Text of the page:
We have posted previously about Georgia’s cautious lead up to driverless vehicles. As technology moves forward, what are the possibilities that manufacturers will be held responsible if and when something goes wrong? If you are the driver of a vehicle that is being driven by a computer, and you are seriously or fatally injured in a car crash or you injure another person who will be held responsible? In a recent tragic situation, a man lost his life when his Tesla vehicle collided with a truck. The vehicle’s Autopilot system was engaged at the time of the accident. Autopilot is found in certain Tesla vehicles. This technology assists drivers in steering and in maintaining their lane. This is called semi-autonomous technology because the vehicle is not completely driverless. Reuters reports that it has not found any current legal actions filed against Tesla for this crash, but it seems clear that eventually there will be litigation that involves this technology.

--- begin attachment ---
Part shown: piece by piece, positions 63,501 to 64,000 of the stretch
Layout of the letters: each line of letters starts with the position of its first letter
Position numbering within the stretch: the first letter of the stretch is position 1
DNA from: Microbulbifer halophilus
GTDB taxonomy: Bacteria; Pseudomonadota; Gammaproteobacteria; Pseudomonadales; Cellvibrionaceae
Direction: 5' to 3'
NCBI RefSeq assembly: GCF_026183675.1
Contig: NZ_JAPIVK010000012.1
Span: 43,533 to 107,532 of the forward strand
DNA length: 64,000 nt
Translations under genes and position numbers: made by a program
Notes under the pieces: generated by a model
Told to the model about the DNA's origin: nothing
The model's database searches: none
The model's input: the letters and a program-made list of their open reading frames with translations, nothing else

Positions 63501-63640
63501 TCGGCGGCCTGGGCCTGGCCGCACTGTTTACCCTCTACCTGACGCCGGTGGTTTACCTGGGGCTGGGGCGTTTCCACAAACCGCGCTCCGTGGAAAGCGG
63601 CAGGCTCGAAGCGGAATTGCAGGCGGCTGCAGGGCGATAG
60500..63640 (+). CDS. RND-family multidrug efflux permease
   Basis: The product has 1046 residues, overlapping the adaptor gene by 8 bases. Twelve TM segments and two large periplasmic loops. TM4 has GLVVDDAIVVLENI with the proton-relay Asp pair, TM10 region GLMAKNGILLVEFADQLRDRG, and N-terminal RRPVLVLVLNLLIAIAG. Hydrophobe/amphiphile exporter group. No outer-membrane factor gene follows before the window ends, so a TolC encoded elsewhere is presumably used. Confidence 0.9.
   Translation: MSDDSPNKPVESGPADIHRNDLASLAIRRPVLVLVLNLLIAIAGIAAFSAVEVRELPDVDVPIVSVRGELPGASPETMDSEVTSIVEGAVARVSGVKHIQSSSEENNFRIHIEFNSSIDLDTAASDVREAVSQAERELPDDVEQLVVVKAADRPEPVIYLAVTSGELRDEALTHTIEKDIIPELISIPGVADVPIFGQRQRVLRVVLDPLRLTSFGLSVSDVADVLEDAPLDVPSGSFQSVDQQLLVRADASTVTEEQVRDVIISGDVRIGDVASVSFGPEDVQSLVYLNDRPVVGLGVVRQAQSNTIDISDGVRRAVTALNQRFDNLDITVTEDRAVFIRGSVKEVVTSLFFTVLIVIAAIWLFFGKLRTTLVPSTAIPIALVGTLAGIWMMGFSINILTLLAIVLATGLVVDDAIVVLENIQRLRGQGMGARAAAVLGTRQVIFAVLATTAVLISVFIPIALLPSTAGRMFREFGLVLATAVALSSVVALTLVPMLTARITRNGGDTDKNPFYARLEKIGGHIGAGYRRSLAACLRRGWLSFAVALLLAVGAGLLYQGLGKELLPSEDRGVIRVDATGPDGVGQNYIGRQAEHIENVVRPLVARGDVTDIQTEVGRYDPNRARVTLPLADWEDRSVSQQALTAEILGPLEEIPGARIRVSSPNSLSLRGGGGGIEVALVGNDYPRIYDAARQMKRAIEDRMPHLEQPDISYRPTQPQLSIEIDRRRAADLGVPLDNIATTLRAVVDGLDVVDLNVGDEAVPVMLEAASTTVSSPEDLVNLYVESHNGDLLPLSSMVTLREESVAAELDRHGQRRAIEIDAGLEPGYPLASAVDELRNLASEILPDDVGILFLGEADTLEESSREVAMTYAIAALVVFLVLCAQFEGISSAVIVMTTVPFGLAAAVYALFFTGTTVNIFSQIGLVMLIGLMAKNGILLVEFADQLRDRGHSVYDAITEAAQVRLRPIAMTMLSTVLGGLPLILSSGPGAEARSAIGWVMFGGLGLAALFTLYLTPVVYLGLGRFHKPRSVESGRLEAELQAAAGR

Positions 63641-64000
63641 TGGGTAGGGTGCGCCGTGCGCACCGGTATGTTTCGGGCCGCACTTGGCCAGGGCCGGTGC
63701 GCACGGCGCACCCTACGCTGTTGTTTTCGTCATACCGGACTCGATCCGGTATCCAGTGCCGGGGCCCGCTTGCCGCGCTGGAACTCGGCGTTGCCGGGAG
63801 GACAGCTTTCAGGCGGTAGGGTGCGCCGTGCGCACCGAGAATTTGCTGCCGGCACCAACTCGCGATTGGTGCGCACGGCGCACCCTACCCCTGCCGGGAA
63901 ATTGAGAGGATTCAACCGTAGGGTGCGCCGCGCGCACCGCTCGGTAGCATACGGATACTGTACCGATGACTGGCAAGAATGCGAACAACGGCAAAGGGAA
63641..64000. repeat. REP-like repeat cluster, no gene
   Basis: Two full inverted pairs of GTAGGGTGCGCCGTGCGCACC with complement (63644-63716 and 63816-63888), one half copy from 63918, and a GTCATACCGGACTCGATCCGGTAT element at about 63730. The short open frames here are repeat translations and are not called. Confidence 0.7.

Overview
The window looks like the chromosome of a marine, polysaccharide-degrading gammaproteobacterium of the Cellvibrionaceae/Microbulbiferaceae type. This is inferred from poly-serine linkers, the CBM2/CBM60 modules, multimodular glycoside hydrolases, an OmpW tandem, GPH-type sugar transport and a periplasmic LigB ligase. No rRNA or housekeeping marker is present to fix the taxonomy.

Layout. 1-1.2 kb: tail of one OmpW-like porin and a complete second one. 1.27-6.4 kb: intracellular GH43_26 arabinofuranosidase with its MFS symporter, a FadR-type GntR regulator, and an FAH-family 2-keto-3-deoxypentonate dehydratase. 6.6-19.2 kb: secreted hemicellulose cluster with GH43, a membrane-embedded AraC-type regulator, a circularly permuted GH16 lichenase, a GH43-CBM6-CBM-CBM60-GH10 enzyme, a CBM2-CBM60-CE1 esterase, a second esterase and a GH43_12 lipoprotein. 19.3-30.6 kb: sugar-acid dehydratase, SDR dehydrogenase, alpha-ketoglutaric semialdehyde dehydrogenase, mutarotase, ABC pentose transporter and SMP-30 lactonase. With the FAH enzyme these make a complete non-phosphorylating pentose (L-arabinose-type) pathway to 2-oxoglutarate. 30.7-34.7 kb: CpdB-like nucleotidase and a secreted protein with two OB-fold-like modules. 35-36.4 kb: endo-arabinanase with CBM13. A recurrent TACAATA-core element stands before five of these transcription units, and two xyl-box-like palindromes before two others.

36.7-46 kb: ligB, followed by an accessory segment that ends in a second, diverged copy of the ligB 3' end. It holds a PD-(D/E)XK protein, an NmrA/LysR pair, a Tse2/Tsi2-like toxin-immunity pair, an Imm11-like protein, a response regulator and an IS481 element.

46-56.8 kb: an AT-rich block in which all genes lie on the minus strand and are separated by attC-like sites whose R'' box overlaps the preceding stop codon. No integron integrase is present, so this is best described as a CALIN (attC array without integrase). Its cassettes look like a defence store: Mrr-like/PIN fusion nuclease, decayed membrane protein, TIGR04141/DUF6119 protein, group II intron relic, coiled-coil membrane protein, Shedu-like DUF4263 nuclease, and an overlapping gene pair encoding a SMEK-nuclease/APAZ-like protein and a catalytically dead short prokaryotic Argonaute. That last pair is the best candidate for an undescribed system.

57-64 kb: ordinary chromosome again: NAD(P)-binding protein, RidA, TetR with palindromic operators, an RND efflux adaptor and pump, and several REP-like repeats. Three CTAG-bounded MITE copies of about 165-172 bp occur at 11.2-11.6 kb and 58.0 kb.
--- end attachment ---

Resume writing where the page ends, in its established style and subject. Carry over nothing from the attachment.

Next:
The federal government has opened an investigation regarding the Florida fatal crash. The National Highway Traffic Safety Administration is looking into “the design and performance of any driving aids” that were being used when the crash occurred. If the technology is found to be unsafe, the feds could order a recall these vehicles. Some legal experts are suggesting that the Tesla vehicle itself may have gathered information that could defend its safety. Tesla does advise owners that it reserves the right to use vehicle data to defend itself in litigation. Whether the Tesla vehicle collected data that can help defend the car maker, remains to be seen.
The type of information that could help clarify the cause of an accident might be found in the car’s event data recorders (EDR’s). Car makers are looking more and more to use of high tech in their vehicles. But are these technologies safer? Or will they prove to be more dangerous that the old way of driving … with a driver who is controlling the vehicle continuously.